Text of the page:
Job and internship hunting tips.

I’ve had my fair share of struggles trying to land an internship or getting my first full time job while in university. Here I underline my takeaways from the whole process. Surely, it has become a lot of work to find the simplest internship or real job experience out the door. If your vision for a work life is like me, you probably think that studying for a degree that is without relevant experience, makes the said degree worthless. You need experience on how your field works and what type of real work is being done. Eventually you’d find yourself searching for an internship. Some schools have it as a requirement. Whatever it may be here are some takeaways from my experience.

Follow-up to get feedback if you feel stuck

Unless you are working in retail, or your career resembles a retail item (fast consumption, much needed, high turnover, versatile, almost universal etc.) you, reaching out to a complete stranger - hiring manager- won’t initiate a conversation by itself. You are at face value just another task to be dealt with.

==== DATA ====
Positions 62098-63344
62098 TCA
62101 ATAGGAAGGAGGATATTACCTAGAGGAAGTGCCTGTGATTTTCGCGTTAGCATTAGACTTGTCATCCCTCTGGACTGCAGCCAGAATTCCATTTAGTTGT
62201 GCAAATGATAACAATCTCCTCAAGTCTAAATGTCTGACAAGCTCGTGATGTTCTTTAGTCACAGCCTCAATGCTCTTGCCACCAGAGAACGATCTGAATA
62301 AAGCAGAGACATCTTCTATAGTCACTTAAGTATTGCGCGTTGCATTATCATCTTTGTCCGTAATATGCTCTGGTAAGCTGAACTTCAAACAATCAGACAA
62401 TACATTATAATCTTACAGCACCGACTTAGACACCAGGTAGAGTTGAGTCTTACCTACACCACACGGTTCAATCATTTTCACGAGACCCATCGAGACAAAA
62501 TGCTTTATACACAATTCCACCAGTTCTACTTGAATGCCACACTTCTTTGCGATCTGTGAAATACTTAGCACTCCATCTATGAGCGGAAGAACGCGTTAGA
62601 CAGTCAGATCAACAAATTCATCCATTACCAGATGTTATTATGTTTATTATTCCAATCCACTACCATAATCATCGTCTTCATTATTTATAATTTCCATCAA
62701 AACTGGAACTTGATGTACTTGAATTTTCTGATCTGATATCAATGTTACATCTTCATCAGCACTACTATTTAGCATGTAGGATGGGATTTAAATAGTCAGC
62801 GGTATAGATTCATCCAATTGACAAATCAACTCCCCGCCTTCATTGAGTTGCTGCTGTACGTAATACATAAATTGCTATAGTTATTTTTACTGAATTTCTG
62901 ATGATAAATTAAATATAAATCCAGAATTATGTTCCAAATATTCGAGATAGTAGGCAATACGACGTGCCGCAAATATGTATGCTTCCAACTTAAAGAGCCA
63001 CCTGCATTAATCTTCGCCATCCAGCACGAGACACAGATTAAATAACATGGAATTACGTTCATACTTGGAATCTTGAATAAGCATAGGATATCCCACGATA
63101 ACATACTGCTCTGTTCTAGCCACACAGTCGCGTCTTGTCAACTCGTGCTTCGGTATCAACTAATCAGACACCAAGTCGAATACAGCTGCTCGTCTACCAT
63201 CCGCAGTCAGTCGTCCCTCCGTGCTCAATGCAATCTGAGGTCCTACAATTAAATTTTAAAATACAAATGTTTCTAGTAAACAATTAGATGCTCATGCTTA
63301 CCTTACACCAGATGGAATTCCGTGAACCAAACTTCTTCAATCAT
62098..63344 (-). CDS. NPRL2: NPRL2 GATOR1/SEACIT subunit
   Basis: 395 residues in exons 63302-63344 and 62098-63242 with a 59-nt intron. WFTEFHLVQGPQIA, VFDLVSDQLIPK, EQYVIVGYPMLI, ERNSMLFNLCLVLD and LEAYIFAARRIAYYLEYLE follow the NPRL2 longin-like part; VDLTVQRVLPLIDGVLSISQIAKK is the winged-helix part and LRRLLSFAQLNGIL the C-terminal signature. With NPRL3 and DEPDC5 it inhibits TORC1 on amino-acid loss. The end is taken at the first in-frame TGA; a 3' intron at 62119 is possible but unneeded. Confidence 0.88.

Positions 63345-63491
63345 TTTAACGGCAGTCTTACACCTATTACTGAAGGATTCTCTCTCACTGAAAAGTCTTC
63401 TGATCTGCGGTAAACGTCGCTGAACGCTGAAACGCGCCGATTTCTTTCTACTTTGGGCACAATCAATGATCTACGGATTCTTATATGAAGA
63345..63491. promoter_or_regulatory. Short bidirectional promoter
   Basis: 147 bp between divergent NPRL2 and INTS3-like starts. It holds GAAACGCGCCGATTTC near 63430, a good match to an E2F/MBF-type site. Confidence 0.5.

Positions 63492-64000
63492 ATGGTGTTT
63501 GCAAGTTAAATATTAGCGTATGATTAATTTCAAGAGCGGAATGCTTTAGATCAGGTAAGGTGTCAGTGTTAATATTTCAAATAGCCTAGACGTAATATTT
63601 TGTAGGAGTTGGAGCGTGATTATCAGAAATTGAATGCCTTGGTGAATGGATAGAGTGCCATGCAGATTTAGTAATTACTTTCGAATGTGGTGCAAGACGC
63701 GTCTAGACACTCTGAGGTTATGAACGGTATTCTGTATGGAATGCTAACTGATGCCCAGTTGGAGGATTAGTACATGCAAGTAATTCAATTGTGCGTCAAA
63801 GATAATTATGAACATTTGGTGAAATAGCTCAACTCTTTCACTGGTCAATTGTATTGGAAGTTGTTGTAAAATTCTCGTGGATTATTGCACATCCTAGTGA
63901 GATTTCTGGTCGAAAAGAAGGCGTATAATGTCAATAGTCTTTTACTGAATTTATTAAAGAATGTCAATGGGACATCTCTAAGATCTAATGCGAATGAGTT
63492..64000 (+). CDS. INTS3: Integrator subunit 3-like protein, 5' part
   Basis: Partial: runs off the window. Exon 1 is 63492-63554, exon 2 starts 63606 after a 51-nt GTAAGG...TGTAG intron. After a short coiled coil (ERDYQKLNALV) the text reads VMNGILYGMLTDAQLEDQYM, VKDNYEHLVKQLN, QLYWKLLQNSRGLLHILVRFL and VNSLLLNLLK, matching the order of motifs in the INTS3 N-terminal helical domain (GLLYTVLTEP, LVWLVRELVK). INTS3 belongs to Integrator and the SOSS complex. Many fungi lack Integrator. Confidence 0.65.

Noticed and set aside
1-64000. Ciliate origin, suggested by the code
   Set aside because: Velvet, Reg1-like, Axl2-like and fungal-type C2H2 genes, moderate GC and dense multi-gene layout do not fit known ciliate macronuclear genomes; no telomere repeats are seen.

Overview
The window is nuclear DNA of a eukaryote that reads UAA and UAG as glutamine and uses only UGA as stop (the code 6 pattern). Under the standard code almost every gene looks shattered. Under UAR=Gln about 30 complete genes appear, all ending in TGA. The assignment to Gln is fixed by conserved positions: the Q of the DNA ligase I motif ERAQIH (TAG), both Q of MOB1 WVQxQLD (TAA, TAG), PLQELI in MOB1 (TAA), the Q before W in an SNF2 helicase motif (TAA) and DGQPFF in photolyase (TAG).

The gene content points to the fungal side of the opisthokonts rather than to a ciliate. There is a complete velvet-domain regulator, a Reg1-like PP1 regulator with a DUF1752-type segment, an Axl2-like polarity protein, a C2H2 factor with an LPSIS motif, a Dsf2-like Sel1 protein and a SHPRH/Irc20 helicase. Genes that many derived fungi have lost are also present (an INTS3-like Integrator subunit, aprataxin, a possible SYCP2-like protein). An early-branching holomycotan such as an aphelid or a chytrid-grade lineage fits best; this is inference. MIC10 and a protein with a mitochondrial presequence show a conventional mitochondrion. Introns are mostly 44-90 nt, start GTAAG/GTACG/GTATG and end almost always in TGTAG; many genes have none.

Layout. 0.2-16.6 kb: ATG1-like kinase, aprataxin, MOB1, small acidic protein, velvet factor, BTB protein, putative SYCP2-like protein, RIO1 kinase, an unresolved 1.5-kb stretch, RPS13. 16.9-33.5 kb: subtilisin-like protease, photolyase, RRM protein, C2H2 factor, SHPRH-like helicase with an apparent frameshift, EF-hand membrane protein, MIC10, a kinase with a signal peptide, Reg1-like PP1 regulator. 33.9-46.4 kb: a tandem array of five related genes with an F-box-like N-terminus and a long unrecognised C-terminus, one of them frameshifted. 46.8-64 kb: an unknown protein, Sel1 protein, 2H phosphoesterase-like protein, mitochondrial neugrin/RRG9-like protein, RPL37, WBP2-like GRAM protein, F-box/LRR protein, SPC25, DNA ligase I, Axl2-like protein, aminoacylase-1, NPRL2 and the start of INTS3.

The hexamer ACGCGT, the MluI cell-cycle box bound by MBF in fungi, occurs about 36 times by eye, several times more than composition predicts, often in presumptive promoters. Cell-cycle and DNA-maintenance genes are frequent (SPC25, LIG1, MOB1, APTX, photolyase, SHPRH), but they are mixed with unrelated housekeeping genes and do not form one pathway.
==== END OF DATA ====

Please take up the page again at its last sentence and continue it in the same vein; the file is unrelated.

A plethora of reasons might have led to them not considering you; generally entry-low level applications are ghosted when there is no fit. This inevitably leads to you doubting your talent and fit factor in workplace. They obviously don’t have to time to tell anyone reasons. Some startup work on ‘vibe based’ admissions you have to ‘vibe’ or ‘fit’ with the rest of the team generally because it is a lot of responsibility on the founders to keep the teams happy and progressing and they would like to keep a stable balance.

Following-up helps in two ways. 1. You can get valuable feedback to improve your application, your presentation for the next time. 2. You will be sure of your talent and develop a more healthy way to approach the problem.


Companies do that all the time. They get CVs, feed them into ATS algorithms, review and send out results, conduct interviews. More or less all automated. So why don’t you? Grab a copy of airtables job hunting templates, sign up for’s email alerts etc. This will save you a lot of time and makes sure that you don’t allow opportunities to fall down in cracks.

Irrelevant = nonexistent

It pays to be specific in your interests and goals early on. As much as there are room for generalist careers, I can attest that as a generalist there is immense value in discovering what you want to progress on early on. This helps you get connected and to discover the right people to approach as potential mentors.

Corporate would like to play puzzle as well. They would like you to fit job descriptions a little easier than the competition. Look for opportunities that resemble towards a solid progression path as much as possible. Being relevant and planned early in your career pays.